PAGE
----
Even the most healthiest minds can sometimes get caught in a fog. It's okay, it happens to all of us. 


With cases of mental health on the rise, it's a good time to turn our focus on the maintenance side of things, rather than what could be a trigger for us.

Winter being one of them. Winter can be a very scary season for those struggling with low mood. Having only a few hours of daylight a day makes it almost impossible to go out, have fun and distract ourselves.

What can I do to keep my mood up? Okay! Let's talk about it.

Firstly, avoid pressure of any sort! It's okay to not be able sometimes and simply need space for yourself. Communicating that you are in need of mental health support is a great way to deal with home, work and relationships. Being open and honest has proven to go a long way. It is often that we come across people who advise us to just fake a smile and carry on but the truth is, that is just another way to bottle things up and interrupt our mental fitness.

As humans, we cannot always expect to be happy. Emotions are there to be felt and experienced so don't be sad just because you're feeling sad. Enjoy your journey, don't take life so seriously, redirect your focal point and remember the things you are grateful for.


5 ideas to help positive thinking:

  1. Start a blog or a podcast.
  2. Eat healthier foods.
  3. Plan things to look forward to.
  4. Listen to relaxing meditation music before bed.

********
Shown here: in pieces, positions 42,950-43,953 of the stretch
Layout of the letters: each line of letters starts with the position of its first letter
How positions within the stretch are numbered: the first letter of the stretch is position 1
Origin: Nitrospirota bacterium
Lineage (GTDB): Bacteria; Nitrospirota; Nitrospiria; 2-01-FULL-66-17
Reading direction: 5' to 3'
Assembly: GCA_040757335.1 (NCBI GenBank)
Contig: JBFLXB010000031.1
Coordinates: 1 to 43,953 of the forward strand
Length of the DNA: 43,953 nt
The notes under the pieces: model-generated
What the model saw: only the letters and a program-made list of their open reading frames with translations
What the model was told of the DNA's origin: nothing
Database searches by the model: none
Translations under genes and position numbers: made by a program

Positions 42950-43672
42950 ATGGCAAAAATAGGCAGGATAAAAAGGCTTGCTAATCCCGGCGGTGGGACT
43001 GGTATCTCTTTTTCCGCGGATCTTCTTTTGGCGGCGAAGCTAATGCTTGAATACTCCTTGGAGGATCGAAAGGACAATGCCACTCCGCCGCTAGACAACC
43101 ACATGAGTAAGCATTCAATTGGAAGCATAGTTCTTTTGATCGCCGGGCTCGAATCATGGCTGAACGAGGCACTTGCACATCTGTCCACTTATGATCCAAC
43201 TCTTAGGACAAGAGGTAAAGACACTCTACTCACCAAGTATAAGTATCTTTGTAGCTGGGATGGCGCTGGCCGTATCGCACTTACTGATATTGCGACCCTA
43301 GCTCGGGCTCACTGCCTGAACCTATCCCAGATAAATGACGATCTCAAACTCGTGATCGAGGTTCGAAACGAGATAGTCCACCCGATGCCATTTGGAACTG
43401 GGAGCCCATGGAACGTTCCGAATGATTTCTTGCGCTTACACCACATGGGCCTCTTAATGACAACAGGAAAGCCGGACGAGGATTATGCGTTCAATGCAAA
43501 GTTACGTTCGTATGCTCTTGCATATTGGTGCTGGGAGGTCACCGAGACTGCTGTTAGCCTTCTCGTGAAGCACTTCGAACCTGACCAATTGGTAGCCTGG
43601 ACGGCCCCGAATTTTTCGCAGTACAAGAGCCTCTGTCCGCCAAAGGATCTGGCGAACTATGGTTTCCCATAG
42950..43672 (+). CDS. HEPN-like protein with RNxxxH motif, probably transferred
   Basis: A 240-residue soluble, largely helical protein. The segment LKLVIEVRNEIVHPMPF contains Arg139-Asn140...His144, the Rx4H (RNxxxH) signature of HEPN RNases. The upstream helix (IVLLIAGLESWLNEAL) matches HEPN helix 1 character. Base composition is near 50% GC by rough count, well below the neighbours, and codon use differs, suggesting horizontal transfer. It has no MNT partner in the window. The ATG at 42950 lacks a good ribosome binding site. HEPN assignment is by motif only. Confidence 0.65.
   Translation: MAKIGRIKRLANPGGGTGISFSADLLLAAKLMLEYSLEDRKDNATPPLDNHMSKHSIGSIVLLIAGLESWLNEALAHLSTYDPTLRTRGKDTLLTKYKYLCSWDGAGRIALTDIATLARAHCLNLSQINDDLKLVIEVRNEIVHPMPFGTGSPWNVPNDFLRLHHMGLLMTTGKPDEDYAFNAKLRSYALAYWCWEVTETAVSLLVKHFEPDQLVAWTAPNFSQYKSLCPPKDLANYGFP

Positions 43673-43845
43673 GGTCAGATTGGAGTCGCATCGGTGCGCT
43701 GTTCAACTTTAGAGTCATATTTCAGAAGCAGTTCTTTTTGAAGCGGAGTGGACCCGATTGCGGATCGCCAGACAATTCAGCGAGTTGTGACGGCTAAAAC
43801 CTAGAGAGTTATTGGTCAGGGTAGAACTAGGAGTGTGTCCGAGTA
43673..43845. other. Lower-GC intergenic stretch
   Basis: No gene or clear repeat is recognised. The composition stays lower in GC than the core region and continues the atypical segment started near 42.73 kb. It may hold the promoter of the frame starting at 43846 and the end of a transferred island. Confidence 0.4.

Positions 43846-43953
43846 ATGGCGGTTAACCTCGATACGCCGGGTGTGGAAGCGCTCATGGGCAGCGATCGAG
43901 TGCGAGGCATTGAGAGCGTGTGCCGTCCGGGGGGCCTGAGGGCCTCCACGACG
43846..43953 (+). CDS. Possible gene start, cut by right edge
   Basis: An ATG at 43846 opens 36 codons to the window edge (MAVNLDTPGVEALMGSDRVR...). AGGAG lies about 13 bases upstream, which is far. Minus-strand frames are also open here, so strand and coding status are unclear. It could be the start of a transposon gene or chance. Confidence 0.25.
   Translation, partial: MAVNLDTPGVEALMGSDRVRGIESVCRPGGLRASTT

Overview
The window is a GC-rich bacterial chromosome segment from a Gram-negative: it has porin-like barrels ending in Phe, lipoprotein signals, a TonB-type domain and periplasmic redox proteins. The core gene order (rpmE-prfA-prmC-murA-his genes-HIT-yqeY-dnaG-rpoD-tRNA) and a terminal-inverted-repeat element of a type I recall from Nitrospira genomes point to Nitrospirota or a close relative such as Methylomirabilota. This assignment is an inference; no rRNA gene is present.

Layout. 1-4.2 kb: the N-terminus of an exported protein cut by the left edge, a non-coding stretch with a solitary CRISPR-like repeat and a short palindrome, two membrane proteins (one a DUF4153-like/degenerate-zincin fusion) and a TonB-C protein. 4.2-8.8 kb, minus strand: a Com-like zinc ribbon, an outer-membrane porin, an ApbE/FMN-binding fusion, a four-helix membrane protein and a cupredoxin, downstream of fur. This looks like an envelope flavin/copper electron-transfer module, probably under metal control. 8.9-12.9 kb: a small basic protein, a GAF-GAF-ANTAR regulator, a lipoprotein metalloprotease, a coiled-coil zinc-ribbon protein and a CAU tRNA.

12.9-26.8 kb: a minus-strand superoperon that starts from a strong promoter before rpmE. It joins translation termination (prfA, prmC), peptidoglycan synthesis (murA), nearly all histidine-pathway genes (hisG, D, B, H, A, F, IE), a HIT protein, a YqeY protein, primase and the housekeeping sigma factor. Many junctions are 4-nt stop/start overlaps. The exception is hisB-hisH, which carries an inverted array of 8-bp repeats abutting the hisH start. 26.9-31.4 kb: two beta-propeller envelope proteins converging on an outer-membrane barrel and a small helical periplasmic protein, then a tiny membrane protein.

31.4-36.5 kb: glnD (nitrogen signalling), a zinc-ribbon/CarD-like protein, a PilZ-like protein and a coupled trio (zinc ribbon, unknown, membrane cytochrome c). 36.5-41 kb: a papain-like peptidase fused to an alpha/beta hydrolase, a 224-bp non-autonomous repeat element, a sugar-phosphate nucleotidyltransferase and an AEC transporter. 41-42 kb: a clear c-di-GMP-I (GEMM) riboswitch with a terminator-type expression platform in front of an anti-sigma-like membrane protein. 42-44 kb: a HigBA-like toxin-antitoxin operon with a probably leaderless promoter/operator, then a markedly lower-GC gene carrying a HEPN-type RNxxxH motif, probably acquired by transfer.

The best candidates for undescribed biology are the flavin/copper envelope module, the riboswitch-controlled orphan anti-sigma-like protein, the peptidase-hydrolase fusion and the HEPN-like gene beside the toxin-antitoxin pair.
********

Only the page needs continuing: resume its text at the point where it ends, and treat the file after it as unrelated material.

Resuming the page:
5. Workouts, go for a walk or a swim.

Moreover… As much as we love technology, nature still plays a big part in our day-to-day lives. It's important for the mind, body and soul to have a healthy relationship with nature. A walk in the woods, sitting under a tree, listening to the rain or growing a plant can often give us a sense of hope and freedom. After all, we are beings of the world, nature completes us and never fails us.



Let’s talk quick escapes!

it’s so easy to fall into bad habits and routines when you're feeling low or vulnerable. Recognising our behavioural patterns helps us keep a close eye on how we feel when we fall off the track. This means being open with ourselves and others we seek support from. 

For example, if turning to alcohol feels comforting, then that's your queue to stay away from alcohol when you feel low. Comfort and addiction can go hand-in-hand. You may develop an addiction or a poor relationship with alcohol as you may convince yourself this is a quick and effective escape from low mood.

The aftermath of these types of comfort are much, much harder than we think. By the time we notice how much damage we've done, its going to take a lot of work to repair or reverse. That alone can demotivate us to improve, then you're stuck in a bad cycle for much longer than you can escape. Keep that in mind before you go looking for quick escapes.





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